Calculating the cost of cleaning the air that we breathe at home

The airborne nature of the coronavirus and its spread through hotel quarantine ventilation systems, high rates of asthma and hay fever, growing concerns about pollutants from gas cooking, and the prevalence of bushfires and smoke in a changing climate have all made air quality and its consequences for health, front of mind.

This has led many to look to technological solutions for healthier air, such as air purifiers.

What are air purifiers?

Air purifiers are specialised devices that filter indoor air. A fan generates a flow of air through filters that trap various-sized particles. They’ve been seen to reduce bushfire smoke pollutants, allergens that may trigger hay fever, and recently, even to reduce the airborne transmission of COVID-19.

Generic air purifier cleaning viruses and bacteria

We came to see the importance and increasing prevalence of air purifiers through research as part of the Digital Energy Futures Project, which undertook social ethnographic research with households across Victoria and New South Wales, looking into their practices around digital and energy technologies to inform energy forecasting.

One in 10 households in our sample already had specialised air purification units. Many more had considered buying these emerging technologies during the 2019-20 bushfires, but had held off due to lack of availability because they were difficult to find during the peak of the bushfire crisis.

The view from the 42nd floor office over Melbourne during the January 2020 bushfires
The view from a 42nd-floor office over Melbourne during the January 2020 bushfires.

Our research showed that for many who purchased air purifiers, they quickly became part of people’s everyday lives. Several purchased them for particular reasons, and discovered unexpected benefits, which then encouraged greater uptake and use.

One family purchased an air purifier for a child’s hay fever, but soon discovered it also helped rid fishy smells from cooking. Another participant bought an air purifier for his living room during the bushfires, and has kept it running since. He eventually discovered that the air outside his apartment smelled and felt different, leading him to think the purifier was surely doing something beneficial, so he bought another for his bedroom.

The airborne nature of COVID-19 has made air purifiers again a major point of discussion. The critical health benefits of proper ventilation have become major points of global debate during the pandemic, and air purifiers have recently been placed in some hotel quarantine rooms to reduce the spread.

A woman sits on a couch breathing clean air.

Research revealed that this growing concern with healthy indoor air is also likely to affect the use of heating and cooling in the home.

We witnessed an increased preference for greater control over all aspects of household air, leading to an increase in air conditioning installation, the replacement of evaporative cooling with ducted conditioning or split system units, and a number of other devices for customising indoor atmospheres (such as humidifiers, dehumidifiers, and diffusers).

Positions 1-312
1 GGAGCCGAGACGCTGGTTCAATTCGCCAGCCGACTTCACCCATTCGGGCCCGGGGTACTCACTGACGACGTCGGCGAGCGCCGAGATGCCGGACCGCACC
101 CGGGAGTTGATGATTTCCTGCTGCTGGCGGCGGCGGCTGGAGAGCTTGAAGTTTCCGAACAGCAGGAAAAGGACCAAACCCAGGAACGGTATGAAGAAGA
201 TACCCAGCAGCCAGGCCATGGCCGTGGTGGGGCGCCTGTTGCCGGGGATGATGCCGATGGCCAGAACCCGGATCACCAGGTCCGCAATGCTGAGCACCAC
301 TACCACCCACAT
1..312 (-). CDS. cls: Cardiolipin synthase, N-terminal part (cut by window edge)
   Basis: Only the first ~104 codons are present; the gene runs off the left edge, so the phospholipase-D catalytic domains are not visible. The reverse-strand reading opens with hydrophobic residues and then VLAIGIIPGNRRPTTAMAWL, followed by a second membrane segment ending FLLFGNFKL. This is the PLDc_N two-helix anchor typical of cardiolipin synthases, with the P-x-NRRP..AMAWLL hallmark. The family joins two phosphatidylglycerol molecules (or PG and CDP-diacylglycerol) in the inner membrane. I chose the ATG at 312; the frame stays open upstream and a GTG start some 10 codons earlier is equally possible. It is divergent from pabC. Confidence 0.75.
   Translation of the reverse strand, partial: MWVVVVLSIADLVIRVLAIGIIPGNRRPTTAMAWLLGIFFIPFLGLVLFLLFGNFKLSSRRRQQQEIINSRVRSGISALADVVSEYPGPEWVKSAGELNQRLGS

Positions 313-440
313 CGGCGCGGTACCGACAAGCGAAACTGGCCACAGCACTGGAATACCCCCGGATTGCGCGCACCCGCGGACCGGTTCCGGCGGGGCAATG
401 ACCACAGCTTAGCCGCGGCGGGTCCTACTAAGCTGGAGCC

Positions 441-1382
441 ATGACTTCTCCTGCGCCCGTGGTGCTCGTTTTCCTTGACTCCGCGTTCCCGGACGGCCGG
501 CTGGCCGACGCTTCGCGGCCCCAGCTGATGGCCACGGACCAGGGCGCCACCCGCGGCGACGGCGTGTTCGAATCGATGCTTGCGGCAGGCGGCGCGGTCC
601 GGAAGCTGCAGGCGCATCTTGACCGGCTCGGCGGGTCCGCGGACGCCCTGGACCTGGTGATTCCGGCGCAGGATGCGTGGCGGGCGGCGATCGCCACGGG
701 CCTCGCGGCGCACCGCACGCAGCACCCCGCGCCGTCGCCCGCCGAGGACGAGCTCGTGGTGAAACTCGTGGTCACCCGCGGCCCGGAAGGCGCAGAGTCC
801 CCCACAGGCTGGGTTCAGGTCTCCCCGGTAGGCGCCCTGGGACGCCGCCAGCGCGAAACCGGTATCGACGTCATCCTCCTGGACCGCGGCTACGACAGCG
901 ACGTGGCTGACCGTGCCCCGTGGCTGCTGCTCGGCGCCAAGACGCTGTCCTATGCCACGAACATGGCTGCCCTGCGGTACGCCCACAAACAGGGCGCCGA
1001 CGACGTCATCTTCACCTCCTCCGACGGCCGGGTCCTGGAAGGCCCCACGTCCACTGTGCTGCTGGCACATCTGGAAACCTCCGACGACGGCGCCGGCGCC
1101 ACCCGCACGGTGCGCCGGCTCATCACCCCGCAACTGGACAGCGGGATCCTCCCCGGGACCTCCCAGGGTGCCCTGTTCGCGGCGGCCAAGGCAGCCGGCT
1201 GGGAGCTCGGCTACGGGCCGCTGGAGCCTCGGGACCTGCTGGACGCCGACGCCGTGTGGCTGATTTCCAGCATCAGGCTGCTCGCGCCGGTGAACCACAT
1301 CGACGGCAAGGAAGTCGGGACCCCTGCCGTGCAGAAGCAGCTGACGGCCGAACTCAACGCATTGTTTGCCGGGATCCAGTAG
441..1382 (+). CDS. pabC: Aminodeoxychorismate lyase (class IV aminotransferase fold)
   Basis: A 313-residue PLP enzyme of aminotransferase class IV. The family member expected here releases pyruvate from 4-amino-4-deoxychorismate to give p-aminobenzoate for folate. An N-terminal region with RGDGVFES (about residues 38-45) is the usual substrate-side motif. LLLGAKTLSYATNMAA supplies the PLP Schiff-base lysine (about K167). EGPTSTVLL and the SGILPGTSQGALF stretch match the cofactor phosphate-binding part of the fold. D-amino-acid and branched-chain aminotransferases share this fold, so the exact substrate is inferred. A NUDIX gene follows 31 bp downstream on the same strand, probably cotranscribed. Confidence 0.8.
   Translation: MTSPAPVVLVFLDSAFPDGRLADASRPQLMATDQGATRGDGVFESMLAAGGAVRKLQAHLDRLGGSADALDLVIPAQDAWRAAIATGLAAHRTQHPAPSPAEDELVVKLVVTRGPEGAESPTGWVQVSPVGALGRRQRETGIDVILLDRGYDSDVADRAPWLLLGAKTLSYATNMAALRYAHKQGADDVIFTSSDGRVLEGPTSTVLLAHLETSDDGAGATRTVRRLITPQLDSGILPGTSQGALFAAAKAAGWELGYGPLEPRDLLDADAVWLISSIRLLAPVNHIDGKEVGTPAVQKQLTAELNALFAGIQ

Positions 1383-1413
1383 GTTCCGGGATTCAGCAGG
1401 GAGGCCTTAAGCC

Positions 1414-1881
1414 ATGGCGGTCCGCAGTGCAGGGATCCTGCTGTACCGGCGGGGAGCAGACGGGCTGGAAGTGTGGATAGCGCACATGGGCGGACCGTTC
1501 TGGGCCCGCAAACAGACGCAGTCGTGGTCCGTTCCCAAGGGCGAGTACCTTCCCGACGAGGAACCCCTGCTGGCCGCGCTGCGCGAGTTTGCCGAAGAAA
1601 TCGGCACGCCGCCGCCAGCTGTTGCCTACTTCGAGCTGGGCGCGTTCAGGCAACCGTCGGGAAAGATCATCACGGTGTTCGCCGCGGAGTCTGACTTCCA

It’s also likely that the popularity of air purification may see more filtration installed into existing heating and cooling systems, which will likely encourage their greater use.

Heating and cooling the home is a main source of energy use in Australian households. Therefore, changes in household expectations around indoor air and thermal comfort are likely to raise energy bills for consumers who adopt these technologies either without thinking about their running costs, or who value healthy air over the cost of the energy they use.

This trend may also have drastic effects on the nation’s energy demand, particularly at peak times, which is a major issue for the stability of the electricity grid.

Often, technology, and in particular smart appliances, is seen as a solution to Australia’s issues with balancing energy demand and supply to match energy use to when energy is available from renewable sources (for instance, a “smart” air conditioning unit that can automatically pre-cool the house when solar energy is available). However, many smart devices and automation are not designed with energy in mind.

This is clear with smart air purifiers. Many air purifiers, particularly “smarter” models with in-built air quality sensors, detect particles in the air, and thus run automatically to clean the air.

So if someone begins cooking dinner or bushfire smoke is detected, the air purifier will start itself up to clear the air. These monitors are likely to be triggered at existing peak times, only adding to the energy demand problem.

But regardless of their energy impacts, these technologies, including increased heating and cooling, are going to be part of how people respond to growing concerns about air quality that come from multiple climate and health crises.

The energy sector must take into account people’s changing needs, and design the future energy system in such a way that it doesn’t ignore people’s changing priorities while still ensuring decarbonisation is achieved in order to reduce further deterioration to the environment and air quality.

This article was first published on Monash Lens. Read the original article

Do you use an air purifier in your home? Would you recommend it to others? Why not share your thoughts in the comments section below?

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Written by Monash Lens

Through compelling story-telling and expert commentary framed by current affairs, Lens aims to bring into sharp focus the work being undertaken by our research and academic communities and the impact that work is having on a global scale.

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